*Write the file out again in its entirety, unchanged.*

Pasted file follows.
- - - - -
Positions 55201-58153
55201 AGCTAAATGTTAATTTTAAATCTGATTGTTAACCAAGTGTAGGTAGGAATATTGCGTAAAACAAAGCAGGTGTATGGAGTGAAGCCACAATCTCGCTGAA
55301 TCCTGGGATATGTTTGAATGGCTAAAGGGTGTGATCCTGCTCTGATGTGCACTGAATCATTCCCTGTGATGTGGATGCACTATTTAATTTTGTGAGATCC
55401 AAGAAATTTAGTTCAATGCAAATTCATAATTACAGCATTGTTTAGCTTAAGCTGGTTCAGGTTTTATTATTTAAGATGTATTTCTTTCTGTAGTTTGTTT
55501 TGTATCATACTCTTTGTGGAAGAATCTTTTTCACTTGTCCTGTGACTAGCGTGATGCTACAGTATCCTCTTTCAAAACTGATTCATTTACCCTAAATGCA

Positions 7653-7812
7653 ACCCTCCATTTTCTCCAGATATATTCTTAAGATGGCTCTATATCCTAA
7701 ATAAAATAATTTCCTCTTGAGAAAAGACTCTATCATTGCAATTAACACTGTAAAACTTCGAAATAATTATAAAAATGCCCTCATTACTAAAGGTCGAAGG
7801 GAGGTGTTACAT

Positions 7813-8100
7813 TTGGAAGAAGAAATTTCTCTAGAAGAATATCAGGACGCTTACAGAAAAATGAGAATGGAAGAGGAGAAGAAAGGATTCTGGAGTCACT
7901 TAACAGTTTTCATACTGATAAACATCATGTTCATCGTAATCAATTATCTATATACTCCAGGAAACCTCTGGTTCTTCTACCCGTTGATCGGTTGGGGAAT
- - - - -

Positions 55201-58153
55201 AGCTAAATGTTAATTTTAAATCTGATTGTTAACCAAGTGTAGGTAGGAATATTGCGTAAAACAAAGCAGGTGTATGGAGTGAAGCCACAATCTCGCTGAA
55301 TCCTGGGATATGTTTGAATGGCTAAAGGGTGTGATCCTGCTCTGATGTGCACTGAATCATTCCCTGTGATGTGGATGCACTATTTAATTTTGTGAGATCC
55401 AAGAAATTTAGTTCAATGCAAATTCATAATTACAGCATTGTTTAGCTTAAGCTGGTTCAGGTTTTATTATTTAAGATGTATTTCTTTCTGTAGTTTGTTT
55501 TGTATCATACTCTTTGTGGAAGAATCTTTTTCACTTGTCCTGTGACTAGCGTGATGCTACAGTATCCTCTTTCAAAACTGATTCATTTACCCTAAATGCA

Positions 7653-7812
7653 ACCCTCCATTTTCTCCAGATATATTCTTAAGATGGCTCTATATCCTAA
7701 ATAAAATAATTTCCTCTTGAGAAAAGACTCTATCATTGCAATTAACACTGTAAAACTTCGAAATAATTATAAAAATGCCCTCATTACTAAAGGTCGAAGG
7801 GAGGTGTTACAT

Positions 7813-8100
7813 TTGGAAGAAGAAATTTCTCTAGAAGAATATCAGGACGCTTACAGAAAAATGAGAATGGAAGAGGAGAAGAAAGGATTCTGGAGTCACT
7901 TAACAGTTTTCATACTGATAAACATCATGTTCATCGTAATCAATTATCTATATACTCCAGGAAACCTCTGGTTCTTCTACCCGTTGATCGGTTGGGGAAT